An Introduction to Buddhist Archaeology

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An Introduction to Buddhist Archaeology

Buddhism is a religion that has millions of followers all around the world. It grew out of India sometime around the 6th century BCE from the historic person, Siddhartha Gautama. He was born in Lumbini (modern day Nepal) overlooking the Ganges river valley and he was a prince in the Gautama clan of the Sakya tribe. Much of his life is legend but scholars and followers of Buddhism are in agreement of how he and his teachings developed.

When he was 29, he was disgusted at the corruption, poverty and evil in his father’s kingly capital of Kapilavastu. He rejected the life of luxury he grew up with and became an ascetic. When he was 35 he reached Enlightenment under a banyan tree in Bodhgaya.

Immediately after, he gave the lecture ‘Discourse on the Turning of the Wheel of the Law’, which forms the essence of Buddhist teachings. Siddhartha became known as the Buddha (he who has reached enlightenment) and continued teaching until he died at the age of 80. When he died, he was cremated and his remains (fragments of teeth and bone) were dispersed among the nine ruling clans. They then placed the remains into stupas.

The remains of the Buddha became objects of worship of themselves. They were placed into architectural structures known as stupas which evolved from north Indian burial mounds. These stupas form some of the earliest objects of Buddhist archaeology, especially in India. As shrines for the Buddha’s earthly remains, these stupas themselves evolved into other structures, such as the dagobas in Sri Lanka and pagodas in East Asia, as Buddhism eventually spread across Asia.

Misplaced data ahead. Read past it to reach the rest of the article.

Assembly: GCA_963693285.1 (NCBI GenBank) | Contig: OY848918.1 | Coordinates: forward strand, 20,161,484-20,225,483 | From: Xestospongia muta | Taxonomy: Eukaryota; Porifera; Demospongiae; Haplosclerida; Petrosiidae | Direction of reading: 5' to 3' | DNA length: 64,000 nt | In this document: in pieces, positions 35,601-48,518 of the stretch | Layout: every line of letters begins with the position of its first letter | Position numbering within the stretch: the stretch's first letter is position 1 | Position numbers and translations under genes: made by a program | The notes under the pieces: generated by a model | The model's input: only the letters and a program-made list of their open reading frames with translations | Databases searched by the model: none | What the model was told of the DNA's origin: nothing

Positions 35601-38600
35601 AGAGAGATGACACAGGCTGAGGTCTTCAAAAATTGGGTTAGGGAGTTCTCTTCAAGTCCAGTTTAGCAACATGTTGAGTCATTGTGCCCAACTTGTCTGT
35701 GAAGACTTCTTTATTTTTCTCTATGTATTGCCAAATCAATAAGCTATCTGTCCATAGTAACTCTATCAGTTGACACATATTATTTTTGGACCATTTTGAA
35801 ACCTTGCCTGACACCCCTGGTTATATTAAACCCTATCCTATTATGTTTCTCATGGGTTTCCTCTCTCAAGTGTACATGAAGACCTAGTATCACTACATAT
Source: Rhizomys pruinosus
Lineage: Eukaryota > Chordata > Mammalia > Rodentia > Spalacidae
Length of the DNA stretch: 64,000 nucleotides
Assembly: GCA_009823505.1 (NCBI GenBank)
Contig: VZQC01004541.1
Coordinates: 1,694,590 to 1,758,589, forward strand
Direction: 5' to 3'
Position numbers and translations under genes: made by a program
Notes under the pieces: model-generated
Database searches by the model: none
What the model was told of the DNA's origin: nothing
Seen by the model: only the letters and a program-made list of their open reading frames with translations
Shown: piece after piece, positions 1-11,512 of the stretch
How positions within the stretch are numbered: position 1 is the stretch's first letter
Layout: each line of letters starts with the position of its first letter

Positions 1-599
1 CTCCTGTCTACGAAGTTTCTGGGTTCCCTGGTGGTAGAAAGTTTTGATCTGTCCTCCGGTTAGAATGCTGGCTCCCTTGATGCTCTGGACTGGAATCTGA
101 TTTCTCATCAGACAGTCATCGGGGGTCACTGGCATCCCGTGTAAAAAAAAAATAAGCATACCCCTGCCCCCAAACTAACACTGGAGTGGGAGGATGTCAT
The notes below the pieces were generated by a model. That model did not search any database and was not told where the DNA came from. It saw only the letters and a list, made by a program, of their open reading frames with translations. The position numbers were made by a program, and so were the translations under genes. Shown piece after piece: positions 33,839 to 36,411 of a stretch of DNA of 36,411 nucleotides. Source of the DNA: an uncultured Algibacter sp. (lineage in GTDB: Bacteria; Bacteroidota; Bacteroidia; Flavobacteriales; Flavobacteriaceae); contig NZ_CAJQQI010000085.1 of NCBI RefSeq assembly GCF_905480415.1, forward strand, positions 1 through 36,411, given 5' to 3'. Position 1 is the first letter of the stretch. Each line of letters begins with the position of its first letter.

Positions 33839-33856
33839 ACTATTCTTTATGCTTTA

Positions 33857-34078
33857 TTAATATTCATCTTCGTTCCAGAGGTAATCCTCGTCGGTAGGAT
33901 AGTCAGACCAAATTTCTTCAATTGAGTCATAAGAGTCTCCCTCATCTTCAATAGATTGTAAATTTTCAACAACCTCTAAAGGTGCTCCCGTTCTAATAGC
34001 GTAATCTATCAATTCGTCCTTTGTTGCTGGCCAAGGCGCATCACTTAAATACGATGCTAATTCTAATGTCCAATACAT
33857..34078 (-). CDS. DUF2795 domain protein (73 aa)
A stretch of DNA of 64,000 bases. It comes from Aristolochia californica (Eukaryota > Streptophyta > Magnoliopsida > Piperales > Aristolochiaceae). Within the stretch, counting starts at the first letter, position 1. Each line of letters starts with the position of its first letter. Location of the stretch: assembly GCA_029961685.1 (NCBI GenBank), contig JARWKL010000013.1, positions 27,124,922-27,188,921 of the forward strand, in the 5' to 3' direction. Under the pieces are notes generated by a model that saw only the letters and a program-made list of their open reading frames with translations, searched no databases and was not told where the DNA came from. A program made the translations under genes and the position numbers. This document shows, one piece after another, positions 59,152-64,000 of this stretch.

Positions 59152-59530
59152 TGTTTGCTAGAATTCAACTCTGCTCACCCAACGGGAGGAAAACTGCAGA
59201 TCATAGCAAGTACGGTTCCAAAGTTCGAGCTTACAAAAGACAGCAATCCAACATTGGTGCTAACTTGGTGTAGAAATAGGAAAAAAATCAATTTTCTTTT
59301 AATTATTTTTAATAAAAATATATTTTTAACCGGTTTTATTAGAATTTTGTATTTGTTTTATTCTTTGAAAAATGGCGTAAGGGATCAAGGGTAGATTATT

Buddhist archaeology focuses on the history and archaeology relating to Buddhism. Temples, shrines, artefacts and even the monks themselves have all been studied extensively and continue to do so. The Buddha fashioned a set of beliefs of reincarnation and the cycle of birth and death – from which escape was the crucial objective of the living being – and the best way to achieve this was to cut oneself off from one’s family and the rest of society. Because of this, a high number of monks were encouraged to live secluded and isolated lives.

Later, monasteries and temples were erected throughout Asia; objects were fashioned by artists relating to the religion and religious scriptures penned. Over the years, archaeologists have been fascinated about the history of the religion and the incredible man who established it centuries ago.

Bibliography:

Barnes, Gina (1995) An Introduction to Buddhist Archaeology, World Archaeology, Taylor & Francis Ltd.

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